Posted on: 27th February 2023
CMS missionaries Mike and Karen Roe serve in Cape Town, South Africa, where Mike teaches systematic theology at George Whitefield College to students from across Sub-Saharan Africa. Mike reflects on the place of discipleship in theological education.
“I have been watching you these two years. To see what kind of man you are.” My west African student, Emmanuel, caught me by surprise with the directness of this response, which came during a discussion with my second year Ethics students. It was certainly not how most African students interact with their lecturers or elders.
This exchange happened as we were discussing how we should greet each other on campus in light of the New Testament’s repeated instruction to “Greet one another with a holy kiss” (Romans 16:16 and elsewhere). They were less keen on the kissing part, but became unusually animated when discussing the issue of greetings: “Why do people here not greet us? Are they upset with us? Have we done something? Are they not Christian?”
The southern region of Cape Town (where George Whitefield College is located) is possibly the least ‘African’ place in all of Africa. Many of our students from across the continent find the cultural differences confusing, and the lack of greeting is just one example. They assume it’s a ‘Christian thing’ to stop and greet every person you come across in your entire day. What’s more, they would respectfully wait for an elder to initiate a greeting, and would feel it as an indirect expression of displeasure if this failed to happen.
Watching and learning
So you can understand the incongruity that many of our students feel between what they are being taught and what they sometimes experience here. But this points to a vital issue for theological education in Africa: what we teach cannot be separated from who we are.
From an educational point of view, African students are (typically) ‘field dependent’ learners. So learning is never just a transfer of information from one head to another. Even when students seem like quiet and passive recipients in class, they are constantly processing and actively integrating the informational content with the relational context of the classroom.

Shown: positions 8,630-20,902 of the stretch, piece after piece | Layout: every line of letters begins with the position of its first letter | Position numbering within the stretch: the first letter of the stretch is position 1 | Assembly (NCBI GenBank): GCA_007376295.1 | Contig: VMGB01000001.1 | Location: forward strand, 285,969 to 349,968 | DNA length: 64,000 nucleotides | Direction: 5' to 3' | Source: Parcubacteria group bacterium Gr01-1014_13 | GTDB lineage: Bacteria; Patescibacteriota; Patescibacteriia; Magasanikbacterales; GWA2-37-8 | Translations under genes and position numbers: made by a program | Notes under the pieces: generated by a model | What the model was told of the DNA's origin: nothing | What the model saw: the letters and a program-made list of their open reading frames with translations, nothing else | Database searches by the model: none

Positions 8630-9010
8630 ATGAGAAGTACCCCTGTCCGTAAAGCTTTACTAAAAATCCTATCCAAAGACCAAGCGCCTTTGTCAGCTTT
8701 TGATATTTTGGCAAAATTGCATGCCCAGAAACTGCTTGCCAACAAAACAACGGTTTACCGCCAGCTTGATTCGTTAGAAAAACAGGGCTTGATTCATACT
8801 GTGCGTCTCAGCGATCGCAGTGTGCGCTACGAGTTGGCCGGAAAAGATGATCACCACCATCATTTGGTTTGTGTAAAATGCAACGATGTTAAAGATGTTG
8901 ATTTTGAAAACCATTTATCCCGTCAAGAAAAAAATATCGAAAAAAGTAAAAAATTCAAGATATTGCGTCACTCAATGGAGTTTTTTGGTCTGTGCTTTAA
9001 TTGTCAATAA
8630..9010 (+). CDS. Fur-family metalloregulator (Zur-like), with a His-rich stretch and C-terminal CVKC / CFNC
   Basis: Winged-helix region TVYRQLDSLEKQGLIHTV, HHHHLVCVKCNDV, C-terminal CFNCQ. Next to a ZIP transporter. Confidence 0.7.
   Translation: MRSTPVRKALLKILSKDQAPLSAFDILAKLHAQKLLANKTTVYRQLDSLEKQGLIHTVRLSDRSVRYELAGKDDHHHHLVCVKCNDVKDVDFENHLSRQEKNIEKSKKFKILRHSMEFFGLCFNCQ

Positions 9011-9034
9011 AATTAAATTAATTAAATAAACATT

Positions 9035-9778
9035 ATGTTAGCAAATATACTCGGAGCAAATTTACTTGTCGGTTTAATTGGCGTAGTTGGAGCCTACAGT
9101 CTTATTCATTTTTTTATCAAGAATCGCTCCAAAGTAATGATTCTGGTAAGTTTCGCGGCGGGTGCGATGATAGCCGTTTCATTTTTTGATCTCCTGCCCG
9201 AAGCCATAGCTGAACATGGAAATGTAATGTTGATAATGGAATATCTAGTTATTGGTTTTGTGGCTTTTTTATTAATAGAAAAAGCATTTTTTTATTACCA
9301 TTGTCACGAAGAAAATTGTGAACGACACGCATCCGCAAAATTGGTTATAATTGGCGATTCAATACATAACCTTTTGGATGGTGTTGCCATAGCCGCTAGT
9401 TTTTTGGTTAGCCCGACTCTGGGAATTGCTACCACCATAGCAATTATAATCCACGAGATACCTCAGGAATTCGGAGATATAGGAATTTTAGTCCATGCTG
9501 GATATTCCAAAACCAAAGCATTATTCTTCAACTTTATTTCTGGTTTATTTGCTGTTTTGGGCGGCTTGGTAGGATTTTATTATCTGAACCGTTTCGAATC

It is not surprising that Emmanuel has been watching me to see what kind of man I am. Because in most ways Emmanuel is typically African. While he is unusual in his willingness to speak his mind, he is very typical in how his mind processes what he is learning. Which is (incidentally) one reason why I am so thankful for my Zambian colleague in Namibia, (where we previously served), who graciously impressed upon me the utmost importance of greetings when I arrived there in 2016. What Emmanuel and the rest of my students take away from our classes is a product of both what I teach and who they think I am.
But I suspect this is not just an ‘African thing’. Whether we acknowledge it or not, theological education is never simply ‘teaching’. It’s discipling the next generation of Christian leaders.
The importance of discipleship
While discipleship might sound a little out of place in the hallowed halls of academia, with its necessary focus on grades, qualifications, and accreditation, it is central to the teachings of Scripture. Our Lord Jesus tells us: “I have set you an example that you should do as I have done for you,” (John 13:15). And while Jesus is our ultimate example, we are also to ‘be imitators of’ and ‘keep our eyes on’ those who are themselves following him (1 Corinthians 11:1, 2 Thessalonians 3:7, Philippians 3:17). Indeed, Christian leaders (and this includes theological educators), are explicitly told to set an example for those they serve (1 Timothy 4:12, 1 Peter 5:2–3); their lives of faith are to be imitated (Hebrews 13:7).
Yes, Emmanuel has been watching me; but he’s certainly not alone in that. And, from a New Testament point of view, the example I set my students and the relationships that I have with them, as I, a weak vessel, seek to follow Jesus’ ways, are not merely incidental to their education; they are an intrinsic part of their education. Which is both delightful and daunting.
So, it is probably good to remember Paul’s exhortation to Timothy:
“Be diligent in these matters … so that everyone may see your progress. Watch your life and doctrine closely. Persevere in them, because if you do, you will save both yourself and your hearers.”
(1 Timothy 4:15–16).
Ask God to help teachers of theology like Mike and his colleagues in Africa’s Bible colleges to set an example of humble progress in godliness for their students.